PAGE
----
Publications By Category

Publications By Type


In-House Bulletins


Policy Papers


Iran Democracy Monitor - No. 126

Iran's Enrichment Blackmail;
The "Economy of Resistance" Takes Shape;
A Setback for the IRGC in Sudan

Edited by Ilan Berman and Isaac Medina
October 29, 2012

Amid widening economic pressure from the West, Iranian officials are pulling out all the stops to bring Washington and European capitals back to the negotiating table. To that end, a top Iranian official has warned that a breakdown of the negotiations now being proffered by Tehran will force the regime to accelerate and expand its enrichment still further. “The West now has a chance to strike a deal with Iran,” Mansour Haghigatpour, the deputy head of Iran’s influential parliamentary committee on national security, has told reporters. If such a deal doesn’t materialize, however, “perhaps we may need to produce nuclear fuel for large commercial vessels that need 60 percent purity.” (Associated Press, October 24, 2012)


This summer, Iranian Supreme Leader Ali Khamenei publicly called for the Islamic Republic to adopt an “economy of resistance” in response to mounting economic sanctions. Now, regime officials are putting the recommendation into practice. According to Nezameddin Barzegari, the head of Iran’s National Standard Organization, the old reality – in which Iran treated oil revenue as a windfall that could be spent on luxury goods – no longer obtains. Instead, Barzegari has counseled, the regime must consider a “ban” on luxury items as a way of conserving its financial reserves. (Tehran FARS, October 25, 2012)


Israel’s long-running clandestine conflict with Iran appears to have broken into the open on an unexpected front: North Africa. According to Sudan's Information Minister, Ahmed Belal Osman, four Israeli planes bombed a military industrial complex in southern Khartoum last week, destroying a weapons factory belonging to Iran's Revolutionary Guards. The move appears to be part of an Israeli effort to stem Iranian assistance for the terrorist group Hamas; Israel is known to have been carrying out military and intelligence operations in Sudan for a number of years in an attempt to prevent the provisions of weapons and training from there to the Gaza Strip, where Hamas holds sway. (Tel Aviv Ha’aretz, October 25, 2012; McClatchy, October 25, 2012)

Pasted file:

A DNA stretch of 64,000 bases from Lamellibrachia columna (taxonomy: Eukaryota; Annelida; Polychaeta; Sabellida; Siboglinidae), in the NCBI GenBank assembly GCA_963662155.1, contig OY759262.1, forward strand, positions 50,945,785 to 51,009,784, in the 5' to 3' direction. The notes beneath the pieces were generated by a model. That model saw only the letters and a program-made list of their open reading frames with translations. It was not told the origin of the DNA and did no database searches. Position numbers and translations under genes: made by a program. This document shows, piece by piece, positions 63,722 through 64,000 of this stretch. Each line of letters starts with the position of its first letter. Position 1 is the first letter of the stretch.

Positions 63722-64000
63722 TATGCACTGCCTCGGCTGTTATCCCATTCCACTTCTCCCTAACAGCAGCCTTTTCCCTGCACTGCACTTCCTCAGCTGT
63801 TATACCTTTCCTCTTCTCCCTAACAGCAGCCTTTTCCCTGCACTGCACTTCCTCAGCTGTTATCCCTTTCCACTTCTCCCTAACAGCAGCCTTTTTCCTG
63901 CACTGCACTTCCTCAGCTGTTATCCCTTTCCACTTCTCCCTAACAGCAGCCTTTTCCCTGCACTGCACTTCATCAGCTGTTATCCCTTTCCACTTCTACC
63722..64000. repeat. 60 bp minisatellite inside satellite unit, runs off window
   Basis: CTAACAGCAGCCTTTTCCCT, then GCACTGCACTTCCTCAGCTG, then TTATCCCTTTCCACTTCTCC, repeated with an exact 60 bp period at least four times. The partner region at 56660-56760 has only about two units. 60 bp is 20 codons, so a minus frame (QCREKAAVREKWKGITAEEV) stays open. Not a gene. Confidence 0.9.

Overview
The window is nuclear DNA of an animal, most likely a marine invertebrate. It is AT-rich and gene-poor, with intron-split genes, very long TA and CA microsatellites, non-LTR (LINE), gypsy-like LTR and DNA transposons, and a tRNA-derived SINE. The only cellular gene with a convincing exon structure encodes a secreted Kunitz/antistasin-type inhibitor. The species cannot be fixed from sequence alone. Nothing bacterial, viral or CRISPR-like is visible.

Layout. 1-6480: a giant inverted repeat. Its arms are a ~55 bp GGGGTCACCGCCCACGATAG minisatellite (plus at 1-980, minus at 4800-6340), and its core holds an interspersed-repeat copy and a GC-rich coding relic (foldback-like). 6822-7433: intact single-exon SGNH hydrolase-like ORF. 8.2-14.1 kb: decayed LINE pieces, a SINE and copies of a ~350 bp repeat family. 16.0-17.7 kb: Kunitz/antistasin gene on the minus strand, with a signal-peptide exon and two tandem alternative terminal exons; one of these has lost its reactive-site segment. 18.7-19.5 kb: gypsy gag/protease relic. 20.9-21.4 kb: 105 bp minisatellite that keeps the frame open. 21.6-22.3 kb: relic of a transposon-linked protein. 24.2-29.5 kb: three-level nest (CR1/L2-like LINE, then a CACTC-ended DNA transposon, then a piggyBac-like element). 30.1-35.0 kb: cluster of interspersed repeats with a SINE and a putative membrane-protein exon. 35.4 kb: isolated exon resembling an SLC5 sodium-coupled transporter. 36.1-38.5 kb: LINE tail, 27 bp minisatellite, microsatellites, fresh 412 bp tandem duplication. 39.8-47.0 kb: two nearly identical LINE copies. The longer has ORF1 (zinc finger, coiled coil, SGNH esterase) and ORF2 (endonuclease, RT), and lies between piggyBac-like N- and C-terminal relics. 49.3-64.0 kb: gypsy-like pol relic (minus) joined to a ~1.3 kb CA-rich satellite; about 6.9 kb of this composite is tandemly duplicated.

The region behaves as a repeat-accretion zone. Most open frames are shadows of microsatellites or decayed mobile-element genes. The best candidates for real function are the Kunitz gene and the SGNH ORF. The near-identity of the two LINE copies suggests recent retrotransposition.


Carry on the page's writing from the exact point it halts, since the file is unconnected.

The Iranian regime may be experiencing economic turbulence at home, but that has not stopped it from mapping out an ambitious “soft power” strategy to expand its influence in neighboring Afghanistan. Iran’s effort, crafted in anticipation of U.S. and Coalition withdrawal in 2014, involves deepening its influence on Afghan society through the provision of humanitarian aid and the expansion of its intelligence contacts there. Most prominently, the Islamic Republic is said to have mobilized the Imam Khomeini Relief Committee (IKRC), a shadowy government-linked aid group, which is now building a robust network of grassroots influence via loans, aid packages, vocational training and micro-finance – and expanding Iran’s sway in the process. The effects have been pronounced; "Iran is the real influence here,” admits one high ranking official in Kabul. “With one snap of their fingers, they can mobilize 20,000 Afghans." (Wall Street Journal, October 26, 2012)


Although weathering an unprecedented economic crisis, Iran's officials still appear to be thinking big. The Islamic Republic “has broken the monopoly of the U.S. and a number of Western countries over the world management system,” General Yadollah Javani, the former head of the IRGC’s Politburo, told a recent gathering of naval forces in Bandar Abbas. Iran “has turned into a strategic rival that can change the structure of the world’s command center and become a member of it.” (Iran Daily Brief, October 23, 2012)

Related Categories: Iran Freedom Initiative; Iran

Downloadable Files: N/A